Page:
Saturday, 12 March 2011

Dulse

Dulse, Palmaria palmate

By Doug Frizzle March 2011

a red edible seaweed that has commercial value predominantly around the Bay of Fundy and specifically Grand Manan Island on the New Brunswick coast of Canada. (The Bay of Fundy has the largest tides in the world.)

It has been said and often repeated that Salt is not good for us. That is to say NaCl, may not be good for us but sea salts are composed of a number of assorted elements that are required by the body. Iodine has been recommended for the thyroid, for reducing cancer risk and burning away excess calories. Calcium is good for bones.

The cure for anything is salt water—sweat, tears, or the sea. —Isak Dinesen

Dulse is just one of about a hundred different edible seaweeds. In Japan annual per capita consumption is about 259g. Consumption is so high there that seaweed is farmed.

In Canada seaweeds are eaten rarely, mostly by Maritimers around the Bay of Fundy. Historically the Indians presented it to the new settlers as a cure or preventative for scurvy.

Growing up, because our family had it's roots back in Nova Scotia, we all ate Dulse on those to infrequent times when someone arrived from home. They always brought back some Dulse, as a treat. When Dad retired from the RCAF, we went back to Nova Scotia and eventually I settled there and began a family. I do recall that the first solid food that my son ate, was Dulse. Still both my children enjoy a treat of Dulse. If you have never tried it, be warned, I have found that very few people can be introduced to Dulse and find it favourable from the start -it's an acquired taste, I guess.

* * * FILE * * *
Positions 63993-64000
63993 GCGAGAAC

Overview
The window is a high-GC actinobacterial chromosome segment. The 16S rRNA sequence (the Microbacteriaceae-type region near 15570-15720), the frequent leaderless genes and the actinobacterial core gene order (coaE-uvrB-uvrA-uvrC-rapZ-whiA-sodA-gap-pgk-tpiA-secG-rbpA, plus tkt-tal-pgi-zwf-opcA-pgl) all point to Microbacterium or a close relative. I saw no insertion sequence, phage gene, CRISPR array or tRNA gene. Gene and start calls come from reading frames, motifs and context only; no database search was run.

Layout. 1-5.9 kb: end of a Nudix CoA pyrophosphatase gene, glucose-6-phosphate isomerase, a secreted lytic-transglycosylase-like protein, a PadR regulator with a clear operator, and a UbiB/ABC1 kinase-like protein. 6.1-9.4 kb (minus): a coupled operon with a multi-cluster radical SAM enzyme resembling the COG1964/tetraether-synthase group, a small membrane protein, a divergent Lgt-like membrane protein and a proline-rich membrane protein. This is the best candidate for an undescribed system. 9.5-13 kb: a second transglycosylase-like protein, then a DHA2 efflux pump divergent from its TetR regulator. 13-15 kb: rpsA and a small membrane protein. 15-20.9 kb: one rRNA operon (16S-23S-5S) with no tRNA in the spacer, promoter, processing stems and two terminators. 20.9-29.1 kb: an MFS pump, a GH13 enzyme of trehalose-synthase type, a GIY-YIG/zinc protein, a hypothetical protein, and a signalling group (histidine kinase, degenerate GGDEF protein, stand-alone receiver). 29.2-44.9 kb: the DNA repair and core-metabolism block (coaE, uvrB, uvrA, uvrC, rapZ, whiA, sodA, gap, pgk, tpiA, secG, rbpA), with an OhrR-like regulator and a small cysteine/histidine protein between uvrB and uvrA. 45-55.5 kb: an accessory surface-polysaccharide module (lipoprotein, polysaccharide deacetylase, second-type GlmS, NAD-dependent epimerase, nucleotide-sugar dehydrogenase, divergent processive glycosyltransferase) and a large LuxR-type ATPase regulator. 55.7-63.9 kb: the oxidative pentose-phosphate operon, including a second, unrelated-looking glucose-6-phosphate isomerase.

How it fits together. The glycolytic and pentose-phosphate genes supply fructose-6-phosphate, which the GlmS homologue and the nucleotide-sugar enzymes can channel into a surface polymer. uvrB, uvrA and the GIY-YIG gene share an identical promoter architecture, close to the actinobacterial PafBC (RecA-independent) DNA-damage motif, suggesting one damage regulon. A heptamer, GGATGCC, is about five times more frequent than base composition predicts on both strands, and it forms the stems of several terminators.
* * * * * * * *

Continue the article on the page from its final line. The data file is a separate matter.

Dulse Links

Wikipedia on Dulse

Herb & Supplement Encyclopedia: Dulse

http://www.elements.nb.ca/theme/ethnobotany/dulse/dulse.htm

http://www.grandmanannb.com/dulse.htm

http://www.rolandsdulse.com/seaweed.html

http://www.organicdulse.com/


Recommended Reading

Salted by Mark Bitteman

Vegetables from the Sea by Seibin and Teruko Arasaki


Elemental and Vitamin Contents of Dulse

Element

Percentage

Dietary amounts

Protein

25.3

21.5g/100g

Carbohydrate

44.2

44.6g/100g

Fat

3.8

1.7g/100g

Calories


264/100g

Mineral salts

26.7


Sodium

0.47

1740mg/100g

Potassium

7.11

7820mg/100g

Calcium

2.5

213mg/100g

Iodine

0.008

5.2mg/100g

Iron

0.15

33.1mg/100g

Magnesium

0.22

271mg/100g

Copper

0.026

0.376mg/100g

Zinc

0.0041

2.86mg/100g

Nickel

0.0072


Cobalt

0.000013


Fluorine

0.0015

5.3mg/100g

Manganese


1.14mg/100g

Molybdenum

0.000031


Silica

0.6


Chromium

Trace

0.150mg/100g

Strontium, Vanadium, Titanium

Trace


Vitamin A


663 I.U.

Vitamin B1 (Thiamine)


0.073mg/100g

Vitamin B2 (Riboflavin)


1.91mg/100g

Vitamin B3(Niacin)


1.89mg/100g

Vitamin B6 (Pyrodoxine)


8.99mg/100g

Vitamin B12 (Cyanocobalamin)


6.60mcg/100g

Vitamin C


6.34mg/100g

Vitamin E


1.71 I.U.

g = grams, mg = milligrams, mcg = micrograms, I.U. = International Units

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As an armed forces brat, we lived in Rockcliff (Ottawa), Namao (Edmonton), Southport (Portage La Prairie), Manitoba, and Dad retired to St. Margaret's Bay, NS.
Working with the Federal Govenment for 25 years, Canadian Hydrographic Service, mostly. Now married to Gail Kelly, with two grown children, Luke and Denyse. Retired to my woodlot at Stillwater Lake, NS, on the rainy days I study the life and work of A. Hyatt Verrill 1871-1954.